"We are going to have a coffee together."

Translation:On va prendre un café ensemble.

6 years ago

37 Comments


https://www.duolingo.com/manohg01

"nous allons avoir un cafe ensemble?"

Does that also translate to the above in english?

6 years ago

https://www.duolingo.com/Sitesurf
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No, in French we don't use verb "avoir" to mean that, but verb "prendre".

6 years ago

https://www.duolingo.com/scsj
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Okay, well I translated it the same way and Duo told me to use "boire" instead. Is that just as common?

4 years ago

https://www.duolingo.com/DmytroShkr
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Does 'un' mean we are going to share 'one' coffee? Or, rather, it should have been 'du' to indicate that we are going to have coffee together?

5 years ago

https://www.duolingo.com/Sitesurf
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with collective subjects, we often use singular objects whenever it seems (to us) obvious that it is about "one each". that is the case here.

5 years ago

https://www.duolingo.com/DmytroShkr
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'Often' does not mean 'always', does it? Is it possible, then, in theory, to use 'partitif du' in such situation if only for emphasis's sake so that the obvious sinks well?

5 years ago

https://www.duolingo.com/Sitesurf
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"aller prendre un café ensemble" means that you and your buddy go to the next Starbucks or to the coffee machine on the second floor. Generally, you have one cup of coffee then you move on.

that is why, in my understanding (and in usage), in that sentence "un café" means "a cup of coffee" - not that you may not have a second or a third cup if you can stand caffein, but it is really about "one".

5 years ago

https://www.duolingo.com/DmytroShkr
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I must have obfuscated my intention too much, sorry. I just wanted to establish whether the French have a precise equivalent of "Okay, we're going to have some coffee down at the cafe' (i.e. not one each, but as much as one may want to have, regardless of its caffeine content).

5 years ago

https://www.duolingo.com/Hohenems
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I will switch this to beer as the expression works better in English.

aller prendre une bière = go for a beer

Unless I'm mistaken both the English and French don't specifically mean 1 beer. It may be 2 or 3, but I'm not going out with the intention of closing the bar and waking up $200 poorer and not knowing where I am.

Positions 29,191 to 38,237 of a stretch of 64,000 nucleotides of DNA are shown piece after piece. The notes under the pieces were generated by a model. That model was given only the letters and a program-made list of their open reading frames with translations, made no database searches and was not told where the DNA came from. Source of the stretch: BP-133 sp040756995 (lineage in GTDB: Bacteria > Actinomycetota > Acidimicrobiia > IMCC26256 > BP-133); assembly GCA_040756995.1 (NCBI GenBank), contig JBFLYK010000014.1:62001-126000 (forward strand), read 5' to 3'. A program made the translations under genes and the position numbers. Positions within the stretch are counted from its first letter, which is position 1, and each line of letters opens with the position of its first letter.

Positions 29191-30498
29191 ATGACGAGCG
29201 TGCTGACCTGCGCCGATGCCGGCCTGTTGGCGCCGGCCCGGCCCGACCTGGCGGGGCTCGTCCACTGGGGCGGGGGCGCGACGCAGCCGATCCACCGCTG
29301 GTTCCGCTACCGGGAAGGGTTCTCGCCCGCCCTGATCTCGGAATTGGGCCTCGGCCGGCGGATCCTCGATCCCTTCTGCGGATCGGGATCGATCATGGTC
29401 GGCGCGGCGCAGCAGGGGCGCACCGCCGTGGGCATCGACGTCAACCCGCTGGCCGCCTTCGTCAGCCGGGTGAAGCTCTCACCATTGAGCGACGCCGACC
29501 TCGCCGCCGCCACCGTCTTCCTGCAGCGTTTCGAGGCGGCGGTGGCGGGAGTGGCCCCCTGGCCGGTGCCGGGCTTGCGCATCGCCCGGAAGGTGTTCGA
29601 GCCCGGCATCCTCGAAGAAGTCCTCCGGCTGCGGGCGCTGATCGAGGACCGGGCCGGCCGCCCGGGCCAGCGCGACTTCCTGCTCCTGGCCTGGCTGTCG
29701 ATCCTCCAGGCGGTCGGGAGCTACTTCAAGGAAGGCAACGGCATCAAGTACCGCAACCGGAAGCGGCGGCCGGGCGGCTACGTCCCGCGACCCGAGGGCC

• "Hey Sitesurf, do you want to go for a beer?"

This is just an invite to go to a bar and have a drink or two and hang out. Go for a coffee would be the same. We're meeting somewhere to have a coffee, but it could be multiple coffees and involve a piece of cake or two. Possibly a crême caramel because Sitesurf has a sweet tooth.

"aller prendre un...." is a fixed idiom. When I try typing in "aller prendre du cafe" in Google, "aller prendre un cafe" automatically comes up. Ditto with bière and verre.

5 years ago

https://www.duolingo.com/Sitesurf
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@Hohenems: Quand tu veux pour une bière, merci, je prendrais bien une petite crème au caramel ou mieux, une tartelette aux fruits rouges (qui se marient bien avec l'amertume de la bière). @DmytroShkr: So, let's go for a beer/coffee together, maybe with a little red berry tart (flavour would blend so nicely with beer's bitterness)?

5 years ago

https://www.duolingo.com/Sitesurf
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all right, so your "some coffe down at the café"= "un café en bas au troquet*".

*familiar for "café/pub"

5 years ago

https://www.duolingo.com/DmytroShkr
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@Sitesurf: Kind invitation of yours, if only jovial, is much appreciated. Google Hangouts could come in handy, I reckon. L'amertume does not taste bitter, to my palate, but sounds nice :)

5 years ago

https://www.duolingo.com/enamrouy
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Can I use it if we have a coffee machine in our office? Seriously, is "du café" is completely wrong, or is it just a awkward?

5 years ago

https://www.duolingo.com/Sitesurf
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Particularly if you have a single-serving coffee machine, "a coffee/un café" is required, as it will come in a predefined unit (une tasse/un gobelet).

5 years ago

https://www.duolingo.com/carson-oickle

IDK

1 year ago

https://www.duolingo.com/trs10882

How does "On" translate to "We" if it is singular?

5 years ago

https://www.duolingo.com/Sitesurf